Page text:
This guide, presented in partnership with the UK Government, tells you what you need to do in four key areas: residency, exchanging your driving licence, travel and healthcare.
1. Reporting your residency by June 30th 2021
Germany passed a law in November 2020 that gives UK nationals living in the country before the end of 2020 a secure residence status. If you were legally resident in Germany at the end of the transition period on December 31st 2020, and still live in Germany, you’re covered by the Withdrawal Agreement between the UK and the EU – meaning your rights will be protected for as long as you remain resident in Germany.
But you should now obtain a new residence document (Aufenthaltsdokument-GB). To get this, you must report your residence to your local foreigners authority (usually called Ausländerbehörde) by June 30th 2021.
Depending on where you live, the entire process from reporting your residency to presenting your paperwork and eventually receiving your new residence document can take some time. Don’t worry, the June 30th deadline concerns reporting your residence – you do not need to be in possession of your new residence document by this date.
“If you were legally resident in Germany before 1 January 2021, and still live here now, you are covered by the Withdrawal Agreement,” said Jill Gallard, British Ambassador to Germany. “You should report your residence by the end of June, so the German authorities can then issue you a new residence document. You will then be able to prove your right to carry on living and working in Germany when, for example, travelling or applying for a job.”
While your rights under the Withdrawal Agreement will not be affected if you miss the deadline, the UK Government recommends you obtain your new card as soon as possible. You will need to show a valid UK passport when requesting your new residence document.
If you become resident in Germany after January 1st 2021, you’ll be subject to the immigration requirements that apply to all third country nationals. This means, for instance, you’d need a visa for anything beyond a short stay or certain business visits. More information is available in the German Government’s guidance for third country nationals.
2. Exchanging your driving licence by June 30th 2021
Germany is famed for its autobahns. But if you want to see the country by road, or even just drive locally, it’s time to exchange your British licence if you still have one.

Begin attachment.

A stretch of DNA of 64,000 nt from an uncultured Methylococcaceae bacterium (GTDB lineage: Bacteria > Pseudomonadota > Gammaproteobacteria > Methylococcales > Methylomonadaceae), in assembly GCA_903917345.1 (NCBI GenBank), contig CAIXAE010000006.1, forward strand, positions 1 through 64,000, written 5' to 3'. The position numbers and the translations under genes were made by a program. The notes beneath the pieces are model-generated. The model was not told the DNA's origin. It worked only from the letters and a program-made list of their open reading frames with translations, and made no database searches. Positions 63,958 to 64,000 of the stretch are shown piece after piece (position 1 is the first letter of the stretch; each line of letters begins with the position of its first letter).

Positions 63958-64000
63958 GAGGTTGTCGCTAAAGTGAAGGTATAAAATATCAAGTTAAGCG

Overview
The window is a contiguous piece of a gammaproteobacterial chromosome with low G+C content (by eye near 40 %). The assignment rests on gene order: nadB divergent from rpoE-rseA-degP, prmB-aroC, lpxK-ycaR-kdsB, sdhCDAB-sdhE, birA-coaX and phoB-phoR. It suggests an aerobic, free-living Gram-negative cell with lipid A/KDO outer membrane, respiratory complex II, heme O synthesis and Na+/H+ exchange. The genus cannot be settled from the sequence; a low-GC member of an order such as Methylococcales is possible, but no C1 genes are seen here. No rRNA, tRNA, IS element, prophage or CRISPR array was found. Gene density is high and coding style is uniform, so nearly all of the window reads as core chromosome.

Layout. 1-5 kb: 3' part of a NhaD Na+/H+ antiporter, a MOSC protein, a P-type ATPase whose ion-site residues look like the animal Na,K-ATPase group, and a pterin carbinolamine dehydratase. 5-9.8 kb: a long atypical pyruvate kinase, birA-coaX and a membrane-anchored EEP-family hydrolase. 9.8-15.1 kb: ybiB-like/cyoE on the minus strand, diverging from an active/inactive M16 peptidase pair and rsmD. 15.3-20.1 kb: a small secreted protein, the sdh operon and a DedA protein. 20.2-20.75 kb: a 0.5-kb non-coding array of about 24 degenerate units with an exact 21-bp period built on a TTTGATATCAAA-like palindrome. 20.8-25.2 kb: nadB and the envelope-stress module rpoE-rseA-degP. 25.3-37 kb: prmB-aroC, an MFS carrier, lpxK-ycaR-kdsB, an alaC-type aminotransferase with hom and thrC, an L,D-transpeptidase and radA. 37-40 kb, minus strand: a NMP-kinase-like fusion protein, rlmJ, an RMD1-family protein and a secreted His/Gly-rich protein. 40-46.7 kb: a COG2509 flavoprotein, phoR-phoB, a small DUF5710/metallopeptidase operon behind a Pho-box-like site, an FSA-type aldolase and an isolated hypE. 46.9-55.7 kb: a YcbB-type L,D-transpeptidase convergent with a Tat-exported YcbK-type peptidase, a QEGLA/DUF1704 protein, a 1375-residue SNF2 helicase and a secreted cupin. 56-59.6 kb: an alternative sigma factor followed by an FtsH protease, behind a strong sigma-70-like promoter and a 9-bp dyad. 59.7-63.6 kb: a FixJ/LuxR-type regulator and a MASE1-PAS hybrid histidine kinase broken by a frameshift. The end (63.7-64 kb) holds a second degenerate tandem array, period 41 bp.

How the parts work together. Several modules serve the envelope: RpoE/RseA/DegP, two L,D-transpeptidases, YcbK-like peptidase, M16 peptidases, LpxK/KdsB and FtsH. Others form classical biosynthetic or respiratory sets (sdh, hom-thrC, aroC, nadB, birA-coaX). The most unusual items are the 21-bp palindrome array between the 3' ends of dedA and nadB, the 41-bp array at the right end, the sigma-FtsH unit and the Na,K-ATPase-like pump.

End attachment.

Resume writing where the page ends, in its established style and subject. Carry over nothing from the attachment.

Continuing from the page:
The requirement to exchange your UK licence for a German one within six months of moving to Germany hasn’t changed. But if you moved to Germany before January 1st 2021 you’ll be given some flexibility; the German Government has confirmed that you have until June 30th 2021 to exchange your UK licence for a German one even if this exceeds the six-month deadline and that in the meantime you can continue using your UK photocard licence to drive in Germany, providing it remains valid.
You will not be required to take a driving test to exchange your licence.
3. Checking you’re ready for trouble-free travel
You live abroad – so crossing borders is no big deal, right? But you face some new rules on travel within Europe in 2021, so doing your homework now could save you a lot of trouble later.
For travel outside the Schengen Area and Ireland, you might now need six months validity remaining on both adult and child passports. If you renewed your current passport early, it’s possible it had extra months added to its period of validity beyond ten years. Those additional months may not count towards the six months you must have left.
Check the UK Government travel advice for your destination before you travel. You can also check your passport’s validity on the UK Government website and know for sure if you need to renew it before booking a trip. You’ll need to renew your passport before travelling if you don’t have enough time left.
4. Ensuring you have health insurance
If you were living in Germany before December 31st 2020, you’ll have life-long healthcare rights in Germany for as long as you remain legally resident. However, Germany’s health system works differently to the UK’s; health insurance is compulsory and you may still have to pay to use some parts of the system.
As a resident, you must register with a health insurer (called a Krankenkasse) and pay monthly contributions to access healthcare. Most residents join a ‘statutory’ health insurer (gesetzliche Krankenkasse) while around 10 percent join a private insurer (private Krankenkasse). It’s free to add any dependants to your statutory insurance plan.
If you’re employed, you usually join a health insurance scheme through your German employer, whereas the self-employed join an insurer directly. If you receive a UK State Pension or certain other benefits, you may be able to register a UK-issued S1 form with a statutory health insurer.
Once you’ve joined an insurance scheme, your insurer will send you a health insurance card, which you should take with you whenever you visit a doctor, dentist or healthcare provider. Visit the UK Government’s healthcare in Germany page for further details on referrals, how to know which practitioners treat patients with statutory insurance, and when you’ll have to pay something extra.
Take a look at the Living in Germany guide for the latest information on these topics, and sign up for email alerts. You can also follow the British Embassy on Facebook. Since 2017, the Embassy and the Consulates have run over 60 information events for British citizens in Germany. However, they won’t have reached everyone – so do tell your British friends and family that they need to take action! If you need practical support with the residence process you can contact one of the UK Government’s UK National Support Fund partners in Germany.